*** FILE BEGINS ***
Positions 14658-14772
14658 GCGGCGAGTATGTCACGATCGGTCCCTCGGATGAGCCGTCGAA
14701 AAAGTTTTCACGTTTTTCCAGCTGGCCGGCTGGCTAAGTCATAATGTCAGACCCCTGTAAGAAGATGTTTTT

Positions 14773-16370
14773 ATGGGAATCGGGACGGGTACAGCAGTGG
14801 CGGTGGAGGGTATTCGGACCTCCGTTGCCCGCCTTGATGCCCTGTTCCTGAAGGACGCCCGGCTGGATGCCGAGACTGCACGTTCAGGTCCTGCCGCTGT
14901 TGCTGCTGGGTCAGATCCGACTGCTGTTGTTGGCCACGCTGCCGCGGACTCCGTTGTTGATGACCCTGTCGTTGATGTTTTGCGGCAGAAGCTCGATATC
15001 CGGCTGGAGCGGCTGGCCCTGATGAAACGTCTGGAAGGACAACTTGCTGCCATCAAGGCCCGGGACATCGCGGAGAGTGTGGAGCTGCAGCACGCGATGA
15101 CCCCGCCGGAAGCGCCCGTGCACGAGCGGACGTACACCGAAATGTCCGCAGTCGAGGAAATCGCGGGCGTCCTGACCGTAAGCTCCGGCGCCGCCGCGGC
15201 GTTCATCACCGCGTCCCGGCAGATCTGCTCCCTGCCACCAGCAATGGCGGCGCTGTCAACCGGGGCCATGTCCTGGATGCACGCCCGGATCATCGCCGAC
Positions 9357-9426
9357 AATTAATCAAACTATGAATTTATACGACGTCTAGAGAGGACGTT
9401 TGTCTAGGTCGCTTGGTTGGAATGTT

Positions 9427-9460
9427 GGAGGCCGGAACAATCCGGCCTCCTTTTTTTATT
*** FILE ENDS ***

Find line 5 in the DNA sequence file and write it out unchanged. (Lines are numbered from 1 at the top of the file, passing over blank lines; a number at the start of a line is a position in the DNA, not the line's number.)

14773 ATGGGAATCGGGACGGGTACAGCAGTGG